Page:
The flagship Sloth and Fox Outdoor product. The tent allows a hammock to be hung between two trees so the camper can sleep inside the dome tent. The waterproof 20D high quality nylon inner tent material, aluminum poles and stakes, dual purpose rain fly, two full doors with windows, YKK zippers, 40D tubstyle floor, and high quality mesh were used to create a lightweight dome style hammock tent.
The early bird sale is going on now for the first batch of tents: Buy one while supplies last to save $150.
Hammock sold separately.
The story all began when I took my dog, Zowie on a camping trip to the back of my family farm. We set up camp in a clearing of the woods. I was in a hammock with a bug net and tarp. She was under a lean-to tarp that I set up for her. We enjoyed stomping through the woods and getting a fire started before it got dark but once it got dark, there were fireworks in the far-off distance. Those stopped but the coyotes started yipping and barking into the night air about 500 meters away. Zowie wasn’t scared but she wasn’t happy either. She didn’t like being exposed and as I went to sleep I noticed that she was very nervous and wasn’t going to sleep. When the sky opened up and dumped a lot of water on us, she was protected from downward falling rain but her ground area quickly started to get wet. She was miserable. It was this moment that made me wish that there was a tent that allowed a camper to hang a hammock inside a tent so I could have a place for Zowie to relax underneath me. I looked around and to my surprise found out that it wasn’t available on the market. I decided to do it and here we are. My patent pending design comes from years of camping, my time in the infantry, and several hammock camping trips in the blue ridge mountains. Here are some key points to the invention:
The current tent market focuses on suspending the entire hammock enclosure in the air. These enclosures are not as functional as this tent for several key reasons:
First, suspended hammocks allow the wind underneath the camper at night. This movement of air causes the camper to get cold. The current solution is to buy an expensive and heavy under-quilt. This tent is designed to stop the underflow of cold wind. The air cell in the tent is small to keep the tent warm during the cold nights.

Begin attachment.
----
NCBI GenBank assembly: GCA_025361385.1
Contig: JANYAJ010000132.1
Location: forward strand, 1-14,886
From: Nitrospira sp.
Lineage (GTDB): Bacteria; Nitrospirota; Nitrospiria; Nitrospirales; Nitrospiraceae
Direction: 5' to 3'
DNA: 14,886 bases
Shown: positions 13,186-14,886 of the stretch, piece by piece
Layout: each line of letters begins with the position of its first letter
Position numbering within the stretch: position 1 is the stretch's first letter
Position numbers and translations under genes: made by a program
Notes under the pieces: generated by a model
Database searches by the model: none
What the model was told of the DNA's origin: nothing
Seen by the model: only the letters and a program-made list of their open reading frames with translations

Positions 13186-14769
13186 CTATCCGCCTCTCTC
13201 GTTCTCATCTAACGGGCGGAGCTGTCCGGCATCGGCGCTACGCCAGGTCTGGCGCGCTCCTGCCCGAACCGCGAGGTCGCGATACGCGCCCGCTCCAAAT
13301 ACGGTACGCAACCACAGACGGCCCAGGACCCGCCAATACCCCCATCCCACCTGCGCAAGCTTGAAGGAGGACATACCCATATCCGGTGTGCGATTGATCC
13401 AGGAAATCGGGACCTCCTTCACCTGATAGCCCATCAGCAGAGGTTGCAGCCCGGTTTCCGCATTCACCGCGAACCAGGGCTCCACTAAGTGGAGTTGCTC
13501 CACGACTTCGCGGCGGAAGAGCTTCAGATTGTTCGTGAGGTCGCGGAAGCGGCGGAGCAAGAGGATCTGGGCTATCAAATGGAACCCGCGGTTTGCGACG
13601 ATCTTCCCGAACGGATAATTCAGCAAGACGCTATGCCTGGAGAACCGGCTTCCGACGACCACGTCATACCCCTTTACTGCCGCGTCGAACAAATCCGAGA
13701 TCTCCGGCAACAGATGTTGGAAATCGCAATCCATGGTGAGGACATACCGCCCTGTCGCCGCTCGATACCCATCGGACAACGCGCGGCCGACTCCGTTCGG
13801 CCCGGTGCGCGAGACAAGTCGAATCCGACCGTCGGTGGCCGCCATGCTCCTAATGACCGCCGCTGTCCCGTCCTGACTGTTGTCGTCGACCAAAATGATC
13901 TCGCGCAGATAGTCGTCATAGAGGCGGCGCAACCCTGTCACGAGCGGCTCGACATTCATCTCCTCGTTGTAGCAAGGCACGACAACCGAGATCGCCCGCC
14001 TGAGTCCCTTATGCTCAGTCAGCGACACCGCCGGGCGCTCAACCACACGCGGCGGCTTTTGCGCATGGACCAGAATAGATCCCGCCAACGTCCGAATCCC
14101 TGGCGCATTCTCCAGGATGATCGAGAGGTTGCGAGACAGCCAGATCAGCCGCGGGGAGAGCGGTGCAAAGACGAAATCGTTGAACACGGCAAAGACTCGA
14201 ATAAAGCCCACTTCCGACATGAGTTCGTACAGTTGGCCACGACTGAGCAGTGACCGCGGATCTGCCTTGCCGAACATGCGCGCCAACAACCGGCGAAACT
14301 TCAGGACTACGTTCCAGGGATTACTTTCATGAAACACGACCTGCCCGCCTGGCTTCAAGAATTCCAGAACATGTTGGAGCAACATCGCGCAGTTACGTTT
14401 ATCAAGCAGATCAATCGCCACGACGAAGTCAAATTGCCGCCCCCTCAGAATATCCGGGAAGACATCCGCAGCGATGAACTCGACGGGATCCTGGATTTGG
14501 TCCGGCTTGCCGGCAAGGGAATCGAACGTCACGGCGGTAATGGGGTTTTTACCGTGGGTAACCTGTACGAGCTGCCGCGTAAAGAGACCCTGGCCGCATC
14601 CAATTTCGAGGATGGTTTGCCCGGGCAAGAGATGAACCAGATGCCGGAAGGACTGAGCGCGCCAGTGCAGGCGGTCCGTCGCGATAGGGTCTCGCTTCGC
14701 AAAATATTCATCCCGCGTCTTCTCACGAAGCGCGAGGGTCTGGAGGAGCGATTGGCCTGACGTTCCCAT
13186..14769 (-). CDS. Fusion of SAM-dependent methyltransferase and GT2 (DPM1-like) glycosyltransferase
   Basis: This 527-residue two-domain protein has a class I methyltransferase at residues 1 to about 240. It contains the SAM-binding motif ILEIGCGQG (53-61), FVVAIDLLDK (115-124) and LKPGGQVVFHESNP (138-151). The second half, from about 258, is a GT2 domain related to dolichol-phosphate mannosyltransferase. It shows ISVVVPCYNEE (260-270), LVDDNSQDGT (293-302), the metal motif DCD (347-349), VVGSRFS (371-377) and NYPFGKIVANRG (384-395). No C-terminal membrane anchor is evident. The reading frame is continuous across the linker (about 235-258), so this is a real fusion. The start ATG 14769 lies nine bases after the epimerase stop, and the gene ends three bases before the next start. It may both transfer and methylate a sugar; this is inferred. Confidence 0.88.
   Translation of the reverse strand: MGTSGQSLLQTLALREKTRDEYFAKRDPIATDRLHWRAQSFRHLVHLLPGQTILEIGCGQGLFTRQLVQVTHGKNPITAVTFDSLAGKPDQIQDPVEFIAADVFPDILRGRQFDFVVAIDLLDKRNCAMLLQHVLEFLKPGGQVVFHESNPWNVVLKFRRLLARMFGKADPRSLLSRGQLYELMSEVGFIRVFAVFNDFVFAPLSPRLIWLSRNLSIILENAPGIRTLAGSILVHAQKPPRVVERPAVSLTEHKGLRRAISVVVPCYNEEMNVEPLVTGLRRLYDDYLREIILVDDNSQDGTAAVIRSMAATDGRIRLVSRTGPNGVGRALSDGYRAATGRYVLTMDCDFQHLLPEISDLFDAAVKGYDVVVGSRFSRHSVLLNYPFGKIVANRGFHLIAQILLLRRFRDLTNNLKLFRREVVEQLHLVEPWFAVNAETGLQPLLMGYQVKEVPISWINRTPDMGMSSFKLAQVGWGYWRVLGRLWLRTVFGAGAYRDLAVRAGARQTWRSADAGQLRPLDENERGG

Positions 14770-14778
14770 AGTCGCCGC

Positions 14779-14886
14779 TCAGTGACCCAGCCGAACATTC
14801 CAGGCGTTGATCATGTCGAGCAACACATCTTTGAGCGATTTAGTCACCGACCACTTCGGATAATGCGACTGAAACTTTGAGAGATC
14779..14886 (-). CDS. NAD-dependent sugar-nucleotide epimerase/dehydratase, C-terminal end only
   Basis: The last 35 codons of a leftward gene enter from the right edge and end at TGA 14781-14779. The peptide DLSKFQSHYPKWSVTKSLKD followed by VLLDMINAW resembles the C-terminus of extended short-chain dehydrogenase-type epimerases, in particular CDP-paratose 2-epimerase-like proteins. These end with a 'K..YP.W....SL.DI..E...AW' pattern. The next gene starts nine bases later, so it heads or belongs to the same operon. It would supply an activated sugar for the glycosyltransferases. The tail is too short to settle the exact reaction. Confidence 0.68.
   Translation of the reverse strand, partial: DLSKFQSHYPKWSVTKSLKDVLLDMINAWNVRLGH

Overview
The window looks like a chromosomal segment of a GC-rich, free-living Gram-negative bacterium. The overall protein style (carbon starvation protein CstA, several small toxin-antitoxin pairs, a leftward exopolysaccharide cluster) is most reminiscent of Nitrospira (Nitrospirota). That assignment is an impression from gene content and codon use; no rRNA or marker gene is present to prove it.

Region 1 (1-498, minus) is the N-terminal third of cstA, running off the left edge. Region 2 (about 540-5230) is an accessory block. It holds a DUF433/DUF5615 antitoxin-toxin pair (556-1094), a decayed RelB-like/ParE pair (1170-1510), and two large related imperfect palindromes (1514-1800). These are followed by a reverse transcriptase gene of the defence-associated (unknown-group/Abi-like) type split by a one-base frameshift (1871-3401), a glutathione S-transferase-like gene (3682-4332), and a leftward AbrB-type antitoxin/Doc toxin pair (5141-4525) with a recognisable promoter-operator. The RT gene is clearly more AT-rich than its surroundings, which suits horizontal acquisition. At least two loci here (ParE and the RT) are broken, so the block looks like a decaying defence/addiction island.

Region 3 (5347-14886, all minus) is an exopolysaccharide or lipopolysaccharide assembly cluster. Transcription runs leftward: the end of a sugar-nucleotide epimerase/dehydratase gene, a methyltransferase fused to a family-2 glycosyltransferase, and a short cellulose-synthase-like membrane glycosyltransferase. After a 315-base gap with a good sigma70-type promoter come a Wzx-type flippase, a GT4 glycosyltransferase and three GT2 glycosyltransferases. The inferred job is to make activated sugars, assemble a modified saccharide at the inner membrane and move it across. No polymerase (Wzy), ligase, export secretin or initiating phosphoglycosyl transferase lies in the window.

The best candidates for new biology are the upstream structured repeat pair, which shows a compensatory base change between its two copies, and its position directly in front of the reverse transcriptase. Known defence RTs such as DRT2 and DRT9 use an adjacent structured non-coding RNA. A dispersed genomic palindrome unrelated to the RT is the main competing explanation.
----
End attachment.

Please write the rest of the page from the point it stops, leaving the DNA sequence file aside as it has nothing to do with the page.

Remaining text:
Second, rain doesn’t just fall from the sky. It collects on the ground and flows under the hammock. This relates to other elements but the value of not waking up to a cold, wet ground is worth mentioning on its own.
Third, some hammocks have a secondary storage area that hangs under the hammock but most have nothing. Typically, campers must leave their gear on the ground under their hammock. This leaves the gear susceptible to rain and critters. Food should be stored at a separate location but the oils and smells of the food often attract wildlife anyway.
Fourth, hammock campers often complain about a lack of privacy to change their clothes. In general, more than 80% of campers are male but hammocks are one piece of equipment that men and women have equal participation. Women campers note the lack of privacy when they’re hammock camping because there is nowhere to comfortably change clothing. Couples also desire more privacy at night. This tent will encourage more women to enjoy outdoor recreation. •
Fifth, backpack campers rarely carry an air mattress because of the size, weight, and lack of electricity to power the pump. Older campers report muscle pain from sleeping on thin pads, which is why many of them have switched to hammock camping. This tent also allows the option when an air mattress is feasible. The tent is also more versatile because a camper can set up camp but take their hammock with them on a hike or by the fire, but then easily set it up for sleeping in the tent.
Sixth, mosquitos can ruin a camping trip. This all enclosed hammock shelter will keep campers from getting bit by mosquitos. The back panel of the tent will include a large mesh screen so the camper can lay on the hammock and enjoy the view without the pain of mosquito bites.
Finally, campers describe a sense of mental security by having a tent structure that they don’t experience with a simple canopy. Similarly, pets usually suffer from hypervigilance and anxiety when they’re leashed at night. Pets are more relaxed and better behaved when they’re able to sleep in a tent. The target market is large and growing. It only takes a walk around any Minneapolis lake on a nice summer day to see that setting up a hammock (or “’mocking”) is very popular among 16-24-year-old men and women. Hammocks are asserting their place as a major piece of camping gear.
The real argument is “Why own a tent that doesn’t accommodate a hammock?”